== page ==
Written: June 26, 2014
Trever Dougan and his partner are starting up a brand-new parts catalog company called ICDT and asked me to help them get it up and running this month. For the Content Management System I selected WordPress, because it is the #1 CMS now with some 70,000,000 users. Trever wanted his clients to see all of the electronic parts he offers, but not actually order them, instead they can request a quote. I choose a catalog plugin and then added the quoting feature. Here’s a photo gallery to give an idea of how a prospective buyer can find their part and request a quote:
After a training session Trever is able to add new parts to the catalog, upload photos, add PDF specifications, along with updating any page or writing news articles. The theme for this website is responsive, so it works and looks good on the desktop, tablet and mobile devices.
I wish the team at ICDT all the best in their startup company.Tags: plugin, theme, WordPress
My new WordPress site uses several useful plugins and I’ve enjoyed having Easy Nivo Slider on my Home page to rotate four Posts, however with the WordPress 3.2.1 update this plugin plain stopped working.
That simple hack made Easy Nivo Slider start working again.
Hopefully the author will read the Forums, find the bug, fix it, and I can get an officially updated and supported plugin.
In the meantime my Home page is working with a sequence of four rotating images that can be clicked.Tags: bug, Easy Nivo Slider, hack, plugin, WordPress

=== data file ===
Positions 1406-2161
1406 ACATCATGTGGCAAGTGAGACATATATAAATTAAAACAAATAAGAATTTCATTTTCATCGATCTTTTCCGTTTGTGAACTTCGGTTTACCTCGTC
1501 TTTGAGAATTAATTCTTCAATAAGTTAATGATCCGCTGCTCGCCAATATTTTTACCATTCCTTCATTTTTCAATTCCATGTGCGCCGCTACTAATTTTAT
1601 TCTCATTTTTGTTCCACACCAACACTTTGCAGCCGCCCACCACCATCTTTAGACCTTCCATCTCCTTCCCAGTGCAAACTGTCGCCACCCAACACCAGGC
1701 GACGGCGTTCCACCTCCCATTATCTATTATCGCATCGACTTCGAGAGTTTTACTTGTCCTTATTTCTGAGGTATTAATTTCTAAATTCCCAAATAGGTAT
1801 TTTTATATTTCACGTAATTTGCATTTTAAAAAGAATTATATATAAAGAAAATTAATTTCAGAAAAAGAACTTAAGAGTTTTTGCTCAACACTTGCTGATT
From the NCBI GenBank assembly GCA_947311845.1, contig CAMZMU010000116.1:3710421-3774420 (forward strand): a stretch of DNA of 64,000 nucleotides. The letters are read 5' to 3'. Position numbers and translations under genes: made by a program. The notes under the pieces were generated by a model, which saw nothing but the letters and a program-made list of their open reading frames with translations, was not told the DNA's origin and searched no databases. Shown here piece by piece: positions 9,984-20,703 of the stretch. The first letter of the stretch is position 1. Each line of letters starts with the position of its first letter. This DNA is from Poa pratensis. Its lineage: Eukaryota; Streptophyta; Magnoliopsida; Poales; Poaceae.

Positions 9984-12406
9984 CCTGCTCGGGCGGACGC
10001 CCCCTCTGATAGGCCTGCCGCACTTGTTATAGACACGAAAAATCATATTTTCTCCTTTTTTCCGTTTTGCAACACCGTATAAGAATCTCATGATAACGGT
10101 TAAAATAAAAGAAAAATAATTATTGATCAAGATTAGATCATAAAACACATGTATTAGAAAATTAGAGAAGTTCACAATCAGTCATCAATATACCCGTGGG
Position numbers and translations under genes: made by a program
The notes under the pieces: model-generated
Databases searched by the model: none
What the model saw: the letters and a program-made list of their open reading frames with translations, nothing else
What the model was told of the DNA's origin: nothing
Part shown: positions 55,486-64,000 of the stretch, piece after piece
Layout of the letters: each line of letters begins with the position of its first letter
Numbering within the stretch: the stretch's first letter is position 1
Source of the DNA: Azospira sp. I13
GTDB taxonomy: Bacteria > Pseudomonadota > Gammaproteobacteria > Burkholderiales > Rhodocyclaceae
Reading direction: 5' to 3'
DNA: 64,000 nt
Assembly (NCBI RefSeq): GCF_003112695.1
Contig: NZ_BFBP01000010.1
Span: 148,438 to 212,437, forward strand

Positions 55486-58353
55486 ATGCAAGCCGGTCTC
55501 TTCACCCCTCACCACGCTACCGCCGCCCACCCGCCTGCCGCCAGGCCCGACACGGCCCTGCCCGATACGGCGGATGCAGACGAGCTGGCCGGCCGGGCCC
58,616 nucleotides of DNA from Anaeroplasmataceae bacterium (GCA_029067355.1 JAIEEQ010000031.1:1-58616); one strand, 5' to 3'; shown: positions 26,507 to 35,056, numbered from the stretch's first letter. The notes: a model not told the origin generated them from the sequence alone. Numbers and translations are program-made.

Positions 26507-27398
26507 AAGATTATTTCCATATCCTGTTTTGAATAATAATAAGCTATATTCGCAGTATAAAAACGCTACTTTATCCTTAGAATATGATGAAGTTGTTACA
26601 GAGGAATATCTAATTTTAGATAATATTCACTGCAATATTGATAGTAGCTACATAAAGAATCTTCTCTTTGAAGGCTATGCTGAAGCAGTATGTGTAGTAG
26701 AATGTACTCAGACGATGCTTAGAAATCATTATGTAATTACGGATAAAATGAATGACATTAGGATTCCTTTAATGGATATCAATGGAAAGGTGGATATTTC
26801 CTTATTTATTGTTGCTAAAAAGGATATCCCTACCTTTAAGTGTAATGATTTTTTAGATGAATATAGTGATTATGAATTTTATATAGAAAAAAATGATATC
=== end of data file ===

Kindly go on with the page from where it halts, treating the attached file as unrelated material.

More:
I’ve been integrating client web sites with a popular WordPress plugin in called “Events Manager” that allows me to show show events in my sidebar:
I can also show events as a one month calendar:
One feature that was really missing from this plugin was search. There simply is no integration with the powerful search capability in WordPress for this plugin because of how this plugin was designed, it doesn’t use Posts therefore WordPress doesn’t know what to search.
My solution was to update the search.php file in my theme template by adding the following PHP code to search the custom table used by this plugin:
Line 13 is the name of the database table used by the plugin, in my case: wp_em_events.
Line 14 is where we get the search string that our web visitor has typed.
Lines 17 to 19 are where we query the database table looking for any matches with the search string in the event name or the event notes.
Lines 21 thru 27 will display all the events that match our search. On one client site the results look like this:
For my search.php file I inserted the custom code just above The Loop.
I love the power of re-using a WordPress plugin to enhance a web site however sometimes I have to get in there and do some PHP and database coding to get the feature that I need to complete the plugin.
My new client is the Tualatin VFW and they wanted an Events Calendar feature so I installed a popular WordPress plug-in called The Events Calendar.
I’m using widgets on each page and modified a template file (events-list-load-widget-display.php) so that it produced a list layout consistent with my theme:
I also updated a template file (gridview.php) so that it matched my theme:Events Calendar, plugin, WordPress